|About the Book|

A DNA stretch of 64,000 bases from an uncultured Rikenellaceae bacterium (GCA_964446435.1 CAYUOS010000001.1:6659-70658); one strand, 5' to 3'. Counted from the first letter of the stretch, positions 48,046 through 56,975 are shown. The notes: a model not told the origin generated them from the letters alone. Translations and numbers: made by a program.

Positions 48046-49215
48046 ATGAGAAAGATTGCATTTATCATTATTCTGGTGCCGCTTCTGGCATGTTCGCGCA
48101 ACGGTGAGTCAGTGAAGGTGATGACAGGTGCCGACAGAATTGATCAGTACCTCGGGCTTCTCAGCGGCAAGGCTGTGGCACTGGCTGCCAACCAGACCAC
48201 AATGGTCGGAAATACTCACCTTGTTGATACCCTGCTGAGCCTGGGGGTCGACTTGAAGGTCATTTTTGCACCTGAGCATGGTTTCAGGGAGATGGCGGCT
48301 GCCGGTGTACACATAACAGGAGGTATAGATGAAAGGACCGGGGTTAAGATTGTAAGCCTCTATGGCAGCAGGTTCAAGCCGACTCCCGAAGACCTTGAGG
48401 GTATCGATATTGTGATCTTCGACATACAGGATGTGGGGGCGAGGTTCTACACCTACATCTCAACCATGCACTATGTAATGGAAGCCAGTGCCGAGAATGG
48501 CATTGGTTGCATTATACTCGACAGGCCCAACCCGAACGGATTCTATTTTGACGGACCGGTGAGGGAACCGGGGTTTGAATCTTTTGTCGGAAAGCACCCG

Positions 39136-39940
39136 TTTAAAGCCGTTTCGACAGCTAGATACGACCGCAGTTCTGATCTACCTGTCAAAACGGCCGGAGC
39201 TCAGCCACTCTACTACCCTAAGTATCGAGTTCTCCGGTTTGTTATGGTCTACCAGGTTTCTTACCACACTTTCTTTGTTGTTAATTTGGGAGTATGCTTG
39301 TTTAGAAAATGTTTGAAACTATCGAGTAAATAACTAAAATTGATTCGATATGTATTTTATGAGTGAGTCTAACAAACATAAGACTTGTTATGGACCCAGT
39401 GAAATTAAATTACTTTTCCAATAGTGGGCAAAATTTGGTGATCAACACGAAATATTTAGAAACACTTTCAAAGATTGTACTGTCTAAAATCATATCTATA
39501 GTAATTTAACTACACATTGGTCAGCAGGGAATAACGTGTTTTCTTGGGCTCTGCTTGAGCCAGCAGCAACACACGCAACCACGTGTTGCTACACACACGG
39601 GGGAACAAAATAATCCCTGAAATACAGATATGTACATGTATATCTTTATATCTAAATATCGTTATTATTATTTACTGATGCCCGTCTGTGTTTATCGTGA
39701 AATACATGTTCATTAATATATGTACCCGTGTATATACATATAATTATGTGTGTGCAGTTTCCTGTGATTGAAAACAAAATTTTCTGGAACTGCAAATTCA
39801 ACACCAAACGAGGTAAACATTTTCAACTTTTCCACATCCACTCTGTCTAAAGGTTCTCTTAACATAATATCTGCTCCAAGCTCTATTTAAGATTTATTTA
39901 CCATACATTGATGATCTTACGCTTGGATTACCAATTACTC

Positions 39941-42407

Seminar paper from the year 2004 in the subject English Language and Literature Studies - Culture and Applied Geography, grade: 1,7, University of Paderborn, course: Understanding British Business Culture, 25 entries in the bibliography, language:MoreSeminar paper from the year 2004 in the subject English Language and Literature Studies - Culture and Applied Geography, grade: 1,7, University of Paderborn, course: Understanding British Business Culture, 25 entries in the bibliography, language: English, abstract: IntroductionAfter the World War II Britain, although still a world power, was no longer a major one, and its position dwindled still further as it shed its Empire and attempted to negotiate entry into the EEC. Britain’s economic policies after the end of the World War II can be divided in to 3 main periods. The period 1945-1979 is characterised through Keynesian short-run demandmanagement policies. The British economist J. M. Keynes (1883-1946) advocated expanding the welfare state. In concrete terms this meant the development of a state- financed system of social security accessible to all citizens and state responsibility for the economy. According to this theory, the state should be more active in introducing regulations and controls aimed at influencing prices and wages, rather than just implementing economic policy in an attempt to prevent recession. Within Keynesianism, full or high employment was made a primary objective. State intervention in a “mixed” economy was also accepted.Since 1979, the traditional Keynesian approach to macroeconomic policy had fallen from political favour. Monetarism was made an alternative to the post-war Keynesian orthodoxy. The Conservative government, which came to power under the leadership of Mrs Thatcher, was determined to make a complete break with the past in its management of the British economy. In contrast to Keynesian short-run demand policy, emphasis was placed on improving the long-run, supply-side performance of the economy. Like the economists of the 1920s and 1930s who were criticised by Keynes for putting too much faith in the market system, the new priorities (which actually were not new but just taken from the 1920s and 1930s) were for “sound money”, “balanced budgets”, “more competition”, and an overall reduction in public ownership and expenditure.1 Also, the abandonment of control over prices, incomes and capital movements, the return of stateowned industries to private ownership and management as well as the reduction in the power of trade unions combined with the reform of labour laws, were all seen to be necessary. This policy is known as Thatcherism. The term came into use in the early 1980s, pejoratively introduced by the journal Marxism Today, but given favourable connotations by N. Lawson, a high-powered financial journalist and later the Chancellor of the Exchequer in the second Thatcher administration.